Building better this time around Infrastructure is a popular word again. After the 2010 FIFA World Cup the construction, property and engineering sectors were bullish about the prospects and everywhere there was talk of how cranes would soon dominate the South African landscape. It didn’t happen. Several well-known brand names in the construction industry are no more as a result. But now there is a suggestion that things are getting better. More building plans were passed in 2022 and the effects of national government’s 10-year, R2.2-trillion infrastructure plan covering nearly 300 projects will be felt by many subsectors. The establishment in 2020 of Infrastructure South Africa (ISA), a programme within the Ministry of Public Works and Infrastructure, is an indication of the government’s seriousness. A recent example of the work of ISA was the hosting of the South African Green Hydrogen Summit. In this issue In Opportunity 104, engineers, contractors and infrastructure share the spotlight with mining, energy, climate change issues, tourism and skills development. A story of three entrepreneurs who overcame the odds provides an inspiring final chapter. Two lawyers from Webber Wentzel provide advice for engineers or contractors who might be in legal jeopardy because of global supply-chain problems. Can a contractor protect himself against the situation where a ship is held up in Shanghai with his materials on it? With tourists starting to arrive back in South Africa after the long “lockdown stayaway”, two industry leaders share their views. The return of the events industry is covered in an interview with dmg events Portfolio Director Tracy-Lee Behr but infrastructure is also raised because one of her key events is the Big 5 Construct, which takes place in several locations across South Africa. An insight into the possible effects of upgrades at the Kruger National Park on surrounding communities is provided by Anton Gillis, CEO of Kruger Gate Hotel. The Project Management Institute notes that foreign direct investment increases in countries with good skill levels and asks where the world is going to get the project managers it needs to manage economic growth. A speech by Higher Education Science and Innovation, Dr Blade Nzimande, on the occasion of the opening of the WorldSkills South Africa (WSZA) National Competition, is reproduced because of its focus on the matching of the training that is provided in South Africa’s colleges with the jobs that are available and need to be filled in the workplace. The gap between these two things needs to be filled, otherwise unemployment and a shortage of skilled labour will persist. Exxaro Financial Director Riaan Koppeschaar lays out the path to sustainability in the era of climate change for a company that used to be known only for its coal mining. He notes that the company has invested in wind power and is preparing the path for a range of global climate scenarios that range from “contained” to “slipping out of control”. The company is aiming to be carbon neutral by 2050. Climate change underpins the argument made by the Energy team from Wärtsilä, who argue that optimising energy storage and thermal balancing are the way to go for South Africa. Also related to climate change, Mannie Ramos Jnr, of Abeco, outlines some of the do’s and don’ts when planning for sustainable water provision for big buildings such as shopping centres. Costs can be considerably reduced and every bit helps in saving the planet if certain key steps are taken. Finally, three entrepreneurs share their inspiring stories of overcoming some hard shocks on the way to recovery and finding a new path to business success. All of them are members of the Entrepreneurs Organization and give credit to the body and its members for providing support in tough times. John Young, Editor 8 | www.opportunityonline.co.za www.opportunityonline.co.za Editor: John Young Publishing director: Chris Whales Managing director: Clive During Online editor: Christoff Scholtz Designer: Tyra Martin Production: Yonella Ngaba Ad sales: Shiko Diala Vanessa Wallace Venesia Fowler Gabriel Venter Tennyson Naidoo Tahlia Wyngaard Mandlenkosi Dlamini Gavin van der Merwe Graeme February Administration & accounts: Charlene Steynberg Kathy Wootton Distribution and circulation manager: Edward MacDonald Printing: FA Print PUBLISHED BY Global Africa Network Media (Pty) Ltd Company Registration No: 2004/004982/07 Directors: Clive During, Chris Whales Physical address: 28 Main Road, Rondebosch 7700 Postal address: PO Box 292, Newlands 7701 Tel: +27 21 657 6200 Email: firstname.lastname@example.org Website: www.gan.co.za No portion of this book may be reproduced without written consent of the copyright owner. The opinions expressed are not necessarily those of Opportunity, nor the publisher, none of whom accept liability of any nature arising out of, or in connection with, the contents of this book. The publishers would like to express thanks to those who support this publication by their submission of articles and with their advertising. All rights reserved.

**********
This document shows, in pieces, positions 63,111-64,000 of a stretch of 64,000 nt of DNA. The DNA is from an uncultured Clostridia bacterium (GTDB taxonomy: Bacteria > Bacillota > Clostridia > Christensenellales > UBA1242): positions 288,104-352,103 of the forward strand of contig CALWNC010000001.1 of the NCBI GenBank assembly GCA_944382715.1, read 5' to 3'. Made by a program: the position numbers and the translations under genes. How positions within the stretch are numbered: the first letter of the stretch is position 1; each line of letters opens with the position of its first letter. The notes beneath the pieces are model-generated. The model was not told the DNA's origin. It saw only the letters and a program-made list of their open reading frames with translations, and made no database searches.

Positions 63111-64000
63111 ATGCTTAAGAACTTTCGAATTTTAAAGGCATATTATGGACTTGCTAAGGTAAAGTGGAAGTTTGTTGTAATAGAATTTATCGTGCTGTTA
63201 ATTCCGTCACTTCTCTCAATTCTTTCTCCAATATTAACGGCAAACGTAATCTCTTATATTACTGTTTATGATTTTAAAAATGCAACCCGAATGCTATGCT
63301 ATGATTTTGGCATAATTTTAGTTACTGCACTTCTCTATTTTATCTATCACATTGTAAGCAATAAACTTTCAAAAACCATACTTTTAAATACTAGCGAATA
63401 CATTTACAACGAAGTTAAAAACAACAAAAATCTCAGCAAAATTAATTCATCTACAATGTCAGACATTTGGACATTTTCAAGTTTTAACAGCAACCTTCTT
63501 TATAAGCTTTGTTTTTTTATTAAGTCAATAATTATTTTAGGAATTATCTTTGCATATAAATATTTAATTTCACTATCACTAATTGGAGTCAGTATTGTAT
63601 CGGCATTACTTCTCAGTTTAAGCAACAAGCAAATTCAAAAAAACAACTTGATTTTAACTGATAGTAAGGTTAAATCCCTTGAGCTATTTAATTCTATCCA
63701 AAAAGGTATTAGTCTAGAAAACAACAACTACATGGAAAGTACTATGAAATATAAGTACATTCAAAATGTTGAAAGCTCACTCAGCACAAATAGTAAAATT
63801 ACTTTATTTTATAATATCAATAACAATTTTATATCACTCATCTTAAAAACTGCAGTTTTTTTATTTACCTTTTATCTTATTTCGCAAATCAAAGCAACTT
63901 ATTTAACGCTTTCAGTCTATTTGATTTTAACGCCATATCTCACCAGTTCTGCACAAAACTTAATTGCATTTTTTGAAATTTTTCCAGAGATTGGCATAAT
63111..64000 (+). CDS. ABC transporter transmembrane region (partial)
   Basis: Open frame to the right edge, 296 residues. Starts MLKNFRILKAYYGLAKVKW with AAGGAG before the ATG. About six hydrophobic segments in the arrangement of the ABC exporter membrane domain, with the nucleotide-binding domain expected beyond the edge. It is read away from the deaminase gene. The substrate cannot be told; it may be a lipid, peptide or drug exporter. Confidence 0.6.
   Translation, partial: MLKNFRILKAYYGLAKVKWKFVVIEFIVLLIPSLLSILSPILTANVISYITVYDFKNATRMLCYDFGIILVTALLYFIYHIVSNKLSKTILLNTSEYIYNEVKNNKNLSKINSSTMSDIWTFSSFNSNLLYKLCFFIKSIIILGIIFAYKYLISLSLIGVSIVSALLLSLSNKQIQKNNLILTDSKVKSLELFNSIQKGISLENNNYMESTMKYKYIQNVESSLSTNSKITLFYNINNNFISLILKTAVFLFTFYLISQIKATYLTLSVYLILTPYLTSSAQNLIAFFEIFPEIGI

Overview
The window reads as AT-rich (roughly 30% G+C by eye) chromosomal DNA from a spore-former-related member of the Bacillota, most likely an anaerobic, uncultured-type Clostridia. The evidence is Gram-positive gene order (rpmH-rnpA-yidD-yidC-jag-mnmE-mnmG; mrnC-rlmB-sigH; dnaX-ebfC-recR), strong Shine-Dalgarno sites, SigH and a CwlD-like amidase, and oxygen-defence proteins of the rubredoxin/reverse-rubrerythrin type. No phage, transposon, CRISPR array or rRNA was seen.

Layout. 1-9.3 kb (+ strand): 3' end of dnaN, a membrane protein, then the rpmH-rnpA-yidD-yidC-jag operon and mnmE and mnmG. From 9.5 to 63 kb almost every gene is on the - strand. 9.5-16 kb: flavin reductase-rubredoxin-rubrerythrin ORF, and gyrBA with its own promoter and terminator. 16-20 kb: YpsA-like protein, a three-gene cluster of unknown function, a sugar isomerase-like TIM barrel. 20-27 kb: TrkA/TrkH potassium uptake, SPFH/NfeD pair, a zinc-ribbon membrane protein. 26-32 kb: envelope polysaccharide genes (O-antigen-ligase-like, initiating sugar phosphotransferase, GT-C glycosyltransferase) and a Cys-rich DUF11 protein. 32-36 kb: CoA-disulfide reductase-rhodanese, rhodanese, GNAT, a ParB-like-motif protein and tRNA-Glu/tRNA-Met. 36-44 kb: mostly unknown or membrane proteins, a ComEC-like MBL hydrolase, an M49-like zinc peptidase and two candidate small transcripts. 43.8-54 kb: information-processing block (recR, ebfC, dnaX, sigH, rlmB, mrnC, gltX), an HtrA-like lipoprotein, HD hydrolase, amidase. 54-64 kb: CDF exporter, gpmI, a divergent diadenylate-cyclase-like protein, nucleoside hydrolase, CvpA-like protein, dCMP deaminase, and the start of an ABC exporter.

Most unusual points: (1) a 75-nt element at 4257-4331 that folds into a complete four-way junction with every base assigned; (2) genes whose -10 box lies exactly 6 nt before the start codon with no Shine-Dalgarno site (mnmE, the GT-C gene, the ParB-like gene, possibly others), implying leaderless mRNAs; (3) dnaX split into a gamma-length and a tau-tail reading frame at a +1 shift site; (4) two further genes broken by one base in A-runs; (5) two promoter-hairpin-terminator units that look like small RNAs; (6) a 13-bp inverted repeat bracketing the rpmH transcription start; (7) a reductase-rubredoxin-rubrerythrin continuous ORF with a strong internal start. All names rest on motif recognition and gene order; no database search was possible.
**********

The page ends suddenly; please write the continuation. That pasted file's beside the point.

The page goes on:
News & snippets Industry insights from the past quarter Fostering entrepreneurship Tract Consulting Engineers is going beyond consulting in infrastructure projects. Founder and director Idah Nomsa Deka is encouraging young engineers through Engineering Efficacy South Africa (EESA), a non-profit organisation which she co-founded. The vision of the NPO is to bridge the gap between the worlds of industry and university by providing practical industry seminars facilitated by practising engineers. In addition, courses outside of the formal curriculum are offered to equip these aspirant engineers with the kinds of social skills that are needed in the workplace and are often not part of the curriculum. Finally, EESA acknowledges that not all graduates will find employment while some skilled professionals are also faced with job loss. To counter that possibility, the NPO introduces the idea of entrepreneurship. Idah herself made the leap to become an entrepreneur and she wants to share that experience with the next generation as well as her peers. Wonderbag wins global recognition Wonderbag, a South African product that allows food that has been brought to the boil by conventional methods to continue cooking for up to eight hours without using an additional energy source, has placed in the top 10 of a global environmental competition with a food focus, The Curt Bergfors Food Planet Prize. Wonderbag was shortlisted by Food Planet as the only South African-based company and one of only two African entities that offered a game-changing initiative to address the climate crisis through food solutions. Wonderbag was founded in 2008 by Sarah Collins who says that this simple but revolutionary invention was driven by a yearning for equality and social justice that’s since developed into an entrepreneurial solution to many of the world’s humanitarian and environmental problems. ”One Wonderbag can reduce household air pollution by 90% and reduces the amount of firewood collected by up to 80%,” says Collins. The Wonderbag is sold and distributed internationally, including in South Africa, Kenya, Rwanda, Syrian refugee camps in Jordan, the United Kingdom, the United States, Australia, New Zealand, in continental Europe, Reunion, Spain, Sweden and Switzerland. Inayo Mining is committed to uplifting communities With the company’s headquarters located in Emalahleni, the focus of Inayo Mining is often on communities within Mpumalanga Province. Two examples of concrete help are the donation by the company of 30 food parcels to the Thubelihle Old Age Centre in Kriel (pictured) and the gift of 150 school desks to Makause Combined School, which is located in Phola. As company co-founder and director Thando Maseko says of Inayo Mining’s mission, one of the most important goals is to “uplift black communities who had been marginalised from business opportunities in the industry”. Inayo Mining offers a turnkey mining solution from topsoil stripping through to rehabilitation. Contract mining is the company’s core business. Other services include material handling and plant hire. The company’s steady growth has put it in a position to buy assets and build in-house capacity in areas where the company previously lacked the relevant skills. JAN/FEB/MARCH 2023 • ISSUE 104